Wouldn’t it be cool?

Oh, it totally would be cool to have Random House distributing my book. I just found this  2012 Random House video fervently explaining why it’s great to have a major publisher back you as a writer of any sort. 

I totally agree. They seemingly do everything for you – they provide you with an in with the major media networks, they have relationships with book bloggers, they gather audiences to book readings and create viral promotions. They even help you edit your book!

I’m really not being snarky there (well, maybe a little). The things that Random House and the other major publishing houses do is truly awesome. Those groups give your work quite a boost. Some say (although I do not trust these wily rumors) that some publishers will actually pay you to write a book before you have written it.

Now that’s awesome. I wish I could go to work and get paid in advance for my Motivational Technologist gig. Alas, my salary gets paid to me a week or so after I deliver the Motivation or the Technology.

Oh well.

Let’s apply some Motivational Technologist know how and common sense to Random House’s claims.

First, let’s examine the concept that major publishers provide good editorial support for most authors. Random House, according to Yahoo Finance, has over 200 publishing arms. Despite their large size and global reach, they only did $2.2 Billion in revenue in 2011.

That’s revenues, not profit. Much of that gets paid back to authors, who are de-facto contract-employees, but not noted as such. Fortunately, they don’t have to pay most of those authors benefits. By comparison, Costco, a much less sexy operation, but a favorite investment of mine, did $87 Billion in revenues that year (and pays benefits).

Costco? Why compare them? You are right to ask. Well… They employ 170,000 employees. And they’re profitable. They help millions of customers and thousands of manufacturers the world over. If you’ve visited a Costco, you know that it’s fairly hard to get help from one of those diligent employees, simply because of the number of transactions they do. They even sell some Random House books on the side.

Random House reportedly has 5,343 employees. This is prior to them taking over Penguin, though. Still. These employees range from printers to editors. Not all of them are editors. Each editor’s time is restricted. They have to eat and sleep, right? Need time with their mistresses and time to go clubbing in Manhattan, right?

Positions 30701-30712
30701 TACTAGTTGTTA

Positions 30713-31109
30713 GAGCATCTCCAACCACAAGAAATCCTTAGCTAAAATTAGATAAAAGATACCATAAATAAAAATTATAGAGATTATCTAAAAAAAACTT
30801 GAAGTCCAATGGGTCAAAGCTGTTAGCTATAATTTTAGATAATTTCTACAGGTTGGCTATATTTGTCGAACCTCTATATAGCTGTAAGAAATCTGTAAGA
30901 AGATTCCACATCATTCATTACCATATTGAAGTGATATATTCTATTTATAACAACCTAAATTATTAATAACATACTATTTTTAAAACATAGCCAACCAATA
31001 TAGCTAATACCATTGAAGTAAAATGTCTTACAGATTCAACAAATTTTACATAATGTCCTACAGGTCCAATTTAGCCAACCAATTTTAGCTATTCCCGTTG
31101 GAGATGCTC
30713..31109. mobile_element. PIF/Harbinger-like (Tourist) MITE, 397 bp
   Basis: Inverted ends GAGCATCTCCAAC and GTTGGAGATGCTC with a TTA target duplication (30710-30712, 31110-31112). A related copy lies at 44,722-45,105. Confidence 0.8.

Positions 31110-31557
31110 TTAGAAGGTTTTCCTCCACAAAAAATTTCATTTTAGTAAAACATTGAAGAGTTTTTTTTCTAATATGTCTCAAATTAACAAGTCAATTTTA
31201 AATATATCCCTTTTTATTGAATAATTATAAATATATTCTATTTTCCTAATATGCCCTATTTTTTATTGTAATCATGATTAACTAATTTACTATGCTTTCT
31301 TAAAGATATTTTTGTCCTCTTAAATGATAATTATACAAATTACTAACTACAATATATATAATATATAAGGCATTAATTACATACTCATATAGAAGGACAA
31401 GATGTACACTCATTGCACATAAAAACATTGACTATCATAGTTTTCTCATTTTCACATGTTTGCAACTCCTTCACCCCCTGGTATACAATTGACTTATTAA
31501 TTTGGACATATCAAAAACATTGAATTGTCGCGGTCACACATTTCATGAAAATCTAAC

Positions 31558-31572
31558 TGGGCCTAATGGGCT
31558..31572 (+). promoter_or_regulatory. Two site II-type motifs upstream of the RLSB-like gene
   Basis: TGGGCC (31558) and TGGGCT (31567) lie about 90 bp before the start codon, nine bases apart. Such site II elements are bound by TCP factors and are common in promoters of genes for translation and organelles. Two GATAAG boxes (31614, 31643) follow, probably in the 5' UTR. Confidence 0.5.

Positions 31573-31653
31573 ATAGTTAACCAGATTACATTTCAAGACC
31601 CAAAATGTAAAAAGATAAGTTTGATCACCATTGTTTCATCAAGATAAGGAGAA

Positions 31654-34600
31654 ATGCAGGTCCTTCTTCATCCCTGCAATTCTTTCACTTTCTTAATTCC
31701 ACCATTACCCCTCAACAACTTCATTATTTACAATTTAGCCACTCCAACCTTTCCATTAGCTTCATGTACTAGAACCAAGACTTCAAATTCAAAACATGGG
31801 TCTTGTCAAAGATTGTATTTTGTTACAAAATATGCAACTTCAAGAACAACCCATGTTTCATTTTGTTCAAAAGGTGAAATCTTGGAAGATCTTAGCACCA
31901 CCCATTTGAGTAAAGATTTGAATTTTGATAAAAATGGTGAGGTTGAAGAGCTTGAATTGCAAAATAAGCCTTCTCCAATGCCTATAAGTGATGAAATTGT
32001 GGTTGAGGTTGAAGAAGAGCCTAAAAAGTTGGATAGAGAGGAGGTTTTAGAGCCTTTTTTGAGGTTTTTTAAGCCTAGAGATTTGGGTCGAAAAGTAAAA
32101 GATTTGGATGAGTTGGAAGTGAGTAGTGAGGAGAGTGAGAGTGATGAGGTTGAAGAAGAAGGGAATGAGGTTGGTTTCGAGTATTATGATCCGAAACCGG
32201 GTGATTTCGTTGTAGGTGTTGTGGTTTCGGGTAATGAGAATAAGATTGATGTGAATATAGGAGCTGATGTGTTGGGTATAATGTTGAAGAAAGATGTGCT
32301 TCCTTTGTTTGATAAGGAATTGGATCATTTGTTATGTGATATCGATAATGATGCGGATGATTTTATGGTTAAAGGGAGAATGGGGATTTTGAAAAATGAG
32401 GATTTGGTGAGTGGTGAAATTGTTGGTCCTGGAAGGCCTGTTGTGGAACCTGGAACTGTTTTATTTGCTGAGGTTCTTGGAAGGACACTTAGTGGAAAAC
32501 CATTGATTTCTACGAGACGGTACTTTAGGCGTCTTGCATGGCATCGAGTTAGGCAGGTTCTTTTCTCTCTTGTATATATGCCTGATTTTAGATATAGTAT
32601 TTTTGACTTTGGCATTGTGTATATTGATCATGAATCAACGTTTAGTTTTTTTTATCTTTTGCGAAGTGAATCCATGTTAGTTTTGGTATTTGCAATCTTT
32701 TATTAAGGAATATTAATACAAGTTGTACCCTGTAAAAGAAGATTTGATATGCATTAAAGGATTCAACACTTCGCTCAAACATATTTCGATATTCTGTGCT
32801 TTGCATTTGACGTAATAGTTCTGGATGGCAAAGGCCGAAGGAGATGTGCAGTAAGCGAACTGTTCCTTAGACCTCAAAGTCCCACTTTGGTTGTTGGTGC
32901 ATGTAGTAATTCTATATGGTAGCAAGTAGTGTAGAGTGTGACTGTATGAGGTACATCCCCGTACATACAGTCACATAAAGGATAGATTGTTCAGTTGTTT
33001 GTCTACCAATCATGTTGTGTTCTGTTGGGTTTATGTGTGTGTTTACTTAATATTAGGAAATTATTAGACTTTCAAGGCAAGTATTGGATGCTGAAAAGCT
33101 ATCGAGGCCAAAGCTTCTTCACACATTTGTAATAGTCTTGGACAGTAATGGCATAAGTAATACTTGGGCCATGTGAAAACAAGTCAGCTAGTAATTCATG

How many books can these editors cook in a year? According to their website, 11,000.

Interesting. How many books came out last year? I’m not really sure, and quick searches yielded zilch (let me know if you know), but I can tell you this. There are, at the time of this writing, 1.8 Million books available on Amazon Kindle.

Here’s a little math for you. 11,000/1,800,000 = 0.6%

Now, I will admit, Kindle does have some older books. I mean, it’s not like Amazon just started selling ebooks a few years ago and not all of the old ones have converted to digital…

Oh. Yeah. They did. Still, some of these books are older. So, what’s current?

Well, in the last 90 days, new releases totaled 170,000. If that is a fairly constant rate, we can multiply by 4 to estimate total new releases for a year. That’s about 680,000 publications. Not precise, but it’ll do for a comparison.

Let’s see… 11,000/680,000 = 2%

So. I guess we all know where the 2% get their editorial services.

Please don’t take this the wrong way all you awesome editors, printers, and publicists out there. You have great taste, great resources, and can be a huge help to any author in polishing a product and marketing it. The thing is, you simply don’t have the time to be a help to every author.

You can and do help about 2%. I’m not one. That’s ok. And in a way, I respect that you want to share with authors and readers more about your business. We all want to be understood.

I hope you will also respect that the other 98% of us also want to be read and heard, and you’re not standing in our way anymore. And I, for one, believe that’s a good thing.

Leave a Reply

Fill in your details below or click an icon to log in:

WordPress.com Logo

You are commenting using your WordPress.com account. Log Out /  Change )

Facebook photo

You are commenting using your Facebook account. Log Out /  Change )

Connecting to %s